To diagnose alopecia areata, your symptoms will have to be reviewed by your doctor. Your hair will be examined closely to determine the extent of the loss. Some of your hair samples will also be examined microscopically. If your doctor is not satisfied with the results, more tests will be ordered on you. One of such tests is a scalp biopsy where some skin from your scalp will be extracted for analysis. Tinea capitis, a fungal infection, is another disorder that can make your hair fall out. A scalp biopsy will eventually reveal what is causing your hair loss.
If your doctor thinks that you have some other autoimmune diseases other than alopecia areata, a blood test for abnormal antibodies will be done on you. The blood test will be based on the autoimmune disease your doctor supposes.
The following blood tests can help your doctor validate your condition:
- thyroid hormones test
- C-reactive protein and erythrocyte sedimentation rate test
- follicle stimulating and luteinizing hormone test
- antinuclear antibody test
- iron levels test
freeand total testosterone test
How is alopecia areata treated?
For now, alopecia areata has no cure.
But the good side to it is that it can be managed. Management includes causing your hair to grow again quickly and preventing its subsequent loss.
Minoxidil (Rogaine) is one medication that can perform wonders on you when rubbed on your scalp.
Steroid injections, phototherapy, ointments, and corticosteroid creams are other treatment approaches to alopecia areata. In photochemotherapy, ultraviolet radiation is used with oral medications to promote hair growth.
You can have access to the following alternative treatments to your condition although most of them haven’t been clinically tested yet:
- herbal supplements such as green tea, ginseng, Chinese hibiscus, and saw palmetto.
You can do the following to minimize any discomfort you might be having as a result of alopecia areata:
- use sunscreens to protect parts of your body exposed to the sun to prevent sunburn in those areas
- wear sunglasses whenever you are in the sun to protect your eyes from dusts and sun rays especially if your eyelashes have been lost
- wear a scarf, hat or wig when in the sun
If your hair grows back without treatments, that’s fine. But if it has refused to grow back without treatment, that’s the more reason you need treatment if not treatments! But mind you, you can use all the available treatments and still not have your hair back: it shouldn’t affect your self-esteem! But if your hair grows back, still put at the back of your mind that it may not last forever.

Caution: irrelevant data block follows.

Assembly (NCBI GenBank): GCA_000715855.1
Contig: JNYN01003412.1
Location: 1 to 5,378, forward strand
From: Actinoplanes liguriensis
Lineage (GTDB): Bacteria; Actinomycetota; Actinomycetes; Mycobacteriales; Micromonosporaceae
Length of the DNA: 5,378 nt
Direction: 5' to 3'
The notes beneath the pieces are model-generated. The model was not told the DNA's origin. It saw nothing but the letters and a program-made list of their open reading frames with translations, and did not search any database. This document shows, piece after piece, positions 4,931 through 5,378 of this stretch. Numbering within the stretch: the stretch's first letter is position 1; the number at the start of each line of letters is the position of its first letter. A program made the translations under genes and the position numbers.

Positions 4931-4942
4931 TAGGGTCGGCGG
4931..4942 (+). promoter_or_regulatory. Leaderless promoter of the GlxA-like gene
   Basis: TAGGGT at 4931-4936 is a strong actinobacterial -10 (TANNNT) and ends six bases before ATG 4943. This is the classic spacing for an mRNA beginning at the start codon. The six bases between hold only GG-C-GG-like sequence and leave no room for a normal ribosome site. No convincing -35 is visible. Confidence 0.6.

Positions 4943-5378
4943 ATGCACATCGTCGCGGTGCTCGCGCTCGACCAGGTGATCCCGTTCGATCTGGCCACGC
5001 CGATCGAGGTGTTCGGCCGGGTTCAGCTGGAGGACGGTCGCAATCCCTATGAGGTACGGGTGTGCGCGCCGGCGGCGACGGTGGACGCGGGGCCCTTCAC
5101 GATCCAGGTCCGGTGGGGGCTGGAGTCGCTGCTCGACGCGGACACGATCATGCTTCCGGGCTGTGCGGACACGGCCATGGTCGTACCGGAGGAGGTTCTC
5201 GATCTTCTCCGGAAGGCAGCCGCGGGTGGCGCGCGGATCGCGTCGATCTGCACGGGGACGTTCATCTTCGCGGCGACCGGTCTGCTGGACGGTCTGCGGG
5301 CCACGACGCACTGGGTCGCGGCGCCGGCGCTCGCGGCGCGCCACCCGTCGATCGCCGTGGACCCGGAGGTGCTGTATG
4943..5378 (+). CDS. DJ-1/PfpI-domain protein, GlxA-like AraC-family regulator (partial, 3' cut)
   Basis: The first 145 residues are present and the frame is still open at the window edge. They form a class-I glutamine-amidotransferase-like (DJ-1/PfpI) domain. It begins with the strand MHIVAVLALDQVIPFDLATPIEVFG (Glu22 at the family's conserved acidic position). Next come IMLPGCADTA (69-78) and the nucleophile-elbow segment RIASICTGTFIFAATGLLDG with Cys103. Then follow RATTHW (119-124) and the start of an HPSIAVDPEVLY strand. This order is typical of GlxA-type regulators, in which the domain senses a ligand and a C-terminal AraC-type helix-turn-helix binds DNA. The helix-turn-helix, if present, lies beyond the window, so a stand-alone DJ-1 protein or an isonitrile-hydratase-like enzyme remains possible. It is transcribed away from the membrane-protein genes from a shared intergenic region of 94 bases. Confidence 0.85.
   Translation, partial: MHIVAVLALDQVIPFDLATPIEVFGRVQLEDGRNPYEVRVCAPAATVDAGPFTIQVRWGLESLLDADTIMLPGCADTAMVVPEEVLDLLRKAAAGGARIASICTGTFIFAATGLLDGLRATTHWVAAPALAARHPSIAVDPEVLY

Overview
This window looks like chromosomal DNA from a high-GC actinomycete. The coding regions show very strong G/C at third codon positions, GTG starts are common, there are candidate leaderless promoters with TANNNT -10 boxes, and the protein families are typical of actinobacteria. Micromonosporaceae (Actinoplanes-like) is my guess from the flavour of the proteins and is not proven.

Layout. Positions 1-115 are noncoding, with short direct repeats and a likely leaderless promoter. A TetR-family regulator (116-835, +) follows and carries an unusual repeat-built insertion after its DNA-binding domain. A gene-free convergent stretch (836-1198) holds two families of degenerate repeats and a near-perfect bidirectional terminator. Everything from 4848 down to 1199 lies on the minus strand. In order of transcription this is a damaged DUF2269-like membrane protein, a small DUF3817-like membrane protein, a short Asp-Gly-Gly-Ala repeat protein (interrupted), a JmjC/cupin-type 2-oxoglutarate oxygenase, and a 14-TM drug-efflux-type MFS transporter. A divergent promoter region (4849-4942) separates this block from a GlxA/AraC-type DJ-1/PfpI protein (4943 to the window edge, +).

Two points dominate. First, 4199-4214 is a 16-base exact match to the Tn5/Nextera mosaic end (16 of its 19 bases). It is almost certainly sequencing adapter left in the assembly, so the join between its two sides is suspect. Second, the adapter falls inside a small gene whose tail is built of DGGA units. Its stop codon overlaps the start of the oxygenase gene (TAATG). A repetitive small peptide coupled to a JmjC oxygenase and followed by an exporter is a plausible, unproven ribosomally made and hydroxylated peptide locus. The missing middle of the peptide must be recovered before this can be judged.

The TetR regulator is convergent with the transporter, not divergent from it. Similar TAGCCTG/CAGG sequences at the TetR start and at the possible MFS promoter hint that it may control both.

How to cope with alopecia areata
I can feel your emotional pains because of your hair loss especially when you can barely see some reasonable hair on your scalp. Not to worry. I don’t want you to feel bad. Neither do I want to hear that you are beginning to isolate yourself. Don’t be depressed. As much as your hair is important to you and how you look, you are more important to me and indeed every other person, your hair loss notwithstanding.
You might consider talking to a counselor or being part of a support group. This shows to you that I am not the only one having you at heart. You should check this foundation out – National Alopecia Areata Foundation (NAAF). They have support groups in different parts of the US. They have meeting days, too. You can join their conferences and receive support messages online when you hook up with them. And if you are not in the US, you can find out local supporting groups where you are.
If your hair loss has become a great concern to you, you can use a scarf, wig, or hat. There are hair-colored creams and powders that can make your hair loss appear insignificant. You can get them and apply them to your scalp. If your eyebrows have fallen out, you can use eye pencils to mask them. But in all of these, I want you to know that you are not alone.
Tonika Bruce, MSN, RN, MBA. is an accomplished nurse leader, published author, and personal development expert passionate about advancing healthcare management and quality patient outcomes.
She taps into the years of experience in healthcare management to produce credible and easy-to-understand health and leadership content. Her exceptional work has been featured in reputable publications, including Forbes, Recruiter, Inc, and the Color of Wellness magazine.